Restored B29 brings back memories for Mocksville WWII vet

Published 12:31 pm Tuesday, May 14, 2024

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By Mark Hager

President, Forks of the

Yadkin and Davie

County History Museum

World War II veteran Leo Sheek Bowden Jr. was given a special tour of a B29 Superfortress Bomber.

The bomber is called Doc. A recent restoration had been completed and tour of America became the result.

More than 4000, B29 bombers were made during WWII. They were built in four factories before delivery to the main Boeing factory in Wichita, Kan.

Doc was part of a group referred to as the Snow-White Squadron. All of the Seven Dwarfs and the Wicked Witch were present and accounted for at the end of WWII.

Doc, however, did not see much action; and instead was used for training purposes. Years later it was destined to become target practice for the US Navy.

Somehow it managed to survive.

In 2000, Doc was rediscovered and through the help of the National Aviation Museum and a non-profit organization called, “Doc’s Friends.” It was restored to flight status. Hundreds of people volunteered to help put Doc back in the air. It took 16 years to restore DOC back to flying condition.

It is one of two remaining fully restored B29 bombers.

After WWII, the famed Superfortress continued protecting America during the Korean War and into the 1960s, before eventually being phased out and replaced by the B 52 Stratofortress.

On Tuesday April 30, Statesville Airport Director John Ferguson contacted this writer.

Ferguson wanted Sheek Bowden to tour Doc and meet the crew of the restored Superfortress.

Bowden was a crew member of another B29 named Big Boots and flew in 18 missions during World War II. His squadron was part of the 504th Bombing Group based in the Pacific Theater of action on Tinian Island.

His main job was the Central Fire Control Gunner. Big Boots was piloted by Capt. Arthur Tomes.

Bowden told Ferguson and the crew of Doc: “I was in the air returning from a mission when we heard the bomb was dropped in Hiroshima.”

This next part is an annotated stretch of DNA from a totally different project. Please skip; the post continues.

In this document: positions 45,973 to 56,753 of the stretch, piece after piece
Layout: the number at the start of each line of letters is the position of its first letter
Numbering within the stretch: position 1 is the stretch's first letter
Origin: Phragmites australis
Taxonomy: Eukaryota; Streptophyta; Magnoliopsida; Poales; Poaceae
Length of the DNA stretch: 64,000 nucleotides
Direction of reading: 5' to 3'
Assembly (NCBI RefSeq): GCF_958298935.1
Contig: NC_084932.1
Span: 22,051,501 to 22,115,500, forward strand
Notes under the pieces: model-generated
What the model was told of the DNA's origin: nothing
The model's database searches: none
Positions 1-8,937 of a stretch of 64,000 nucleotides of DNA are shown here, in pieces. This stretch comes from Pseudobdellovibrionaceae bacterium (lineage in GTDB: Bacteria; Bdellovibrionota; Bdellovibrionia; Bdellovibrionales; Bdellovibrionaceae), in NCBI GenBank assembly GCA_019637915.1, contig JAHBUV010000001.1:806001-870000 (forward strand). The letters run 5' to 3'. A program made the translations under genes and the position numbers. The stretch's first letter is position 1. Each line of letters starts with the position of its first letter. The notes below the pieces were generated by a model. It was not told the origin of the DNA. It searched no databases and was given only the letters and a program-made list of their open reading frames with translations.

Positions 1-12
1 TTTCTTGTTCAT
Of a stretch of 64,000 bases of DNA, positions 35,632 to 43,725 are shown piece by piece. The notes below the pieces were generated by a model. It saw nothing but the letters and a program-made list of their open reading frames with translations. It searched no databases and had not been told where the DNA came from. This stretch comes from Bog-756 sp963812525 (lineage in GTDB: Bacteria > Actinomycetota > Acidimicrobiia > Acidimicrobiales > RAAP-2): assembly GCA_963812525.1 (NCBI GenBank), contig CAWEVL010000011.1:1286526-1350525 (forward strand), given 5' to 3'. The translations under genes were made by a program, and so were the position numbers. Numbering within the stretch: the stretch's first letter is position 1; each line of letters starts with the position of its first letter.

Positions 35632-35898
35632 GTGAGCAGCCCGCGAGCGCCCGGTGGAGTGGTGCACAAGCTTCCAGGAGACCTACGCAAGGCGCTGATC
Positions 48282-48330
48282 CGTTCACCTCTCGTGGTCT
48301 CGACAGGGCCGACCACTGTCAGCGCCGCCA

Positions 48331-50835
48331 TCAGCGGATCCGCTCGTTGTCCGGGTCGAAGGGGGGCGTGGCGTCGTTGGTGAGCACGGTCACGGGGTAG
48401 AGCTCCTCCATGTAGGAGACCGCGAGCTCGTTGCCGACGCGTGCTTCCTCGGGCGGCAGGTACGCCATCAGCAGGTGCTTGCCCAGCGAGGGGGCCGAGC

Bowden went on to inform “Doc’s” crew that the plane that dropped the atomic bomb, The Enola Gay, had another Davie County native on that crew – Thomas Ferebee – the bombardier.

Bowden visited Doc with his granddaughter, Alyse Wooldridge and two great-grandchildren Capron Wooldridge and Aidan Svewczyk, as well as,Hager.

Hager told Doc’s crew that it is a distinct honor to be with Bowden and even accompany him and his family as they toured the inside of the bomber. Upon walking around the bomber Bowden enjoyed seeing his great-grandchildren waving to him from a spot near his duty station as gunner 79 years ago.

His granddaughter, who works for the Davie County SchoolSystem, was moved by the experience.

“This event will be forever remembered by my child and nephew. I could tell that he was having the time of his life.”

Hager’s favorite memory of the event was watching as Bowden stopped and saluted his grandchildren as they waved to him from inside a place that Bowden knew all too well.

Bowden said that some of his missions had a 19-hour flight time. But that, “We had to do what we could to end that war.”

A remarkable history for Davie County, which has had many notable veterans with distinctive service records.

Bowden’s great-grandson smiled at Hager after hearing this and said, “We can hold our own here in Davie.”

Doc had other missions to attend. The B29 was headed to Virginia on May 1. And then, continue across America through Memorial Day. The Superfortress is a traveling museum.

It reminds us of the courage and sacrifice that many have made to keep our nation free.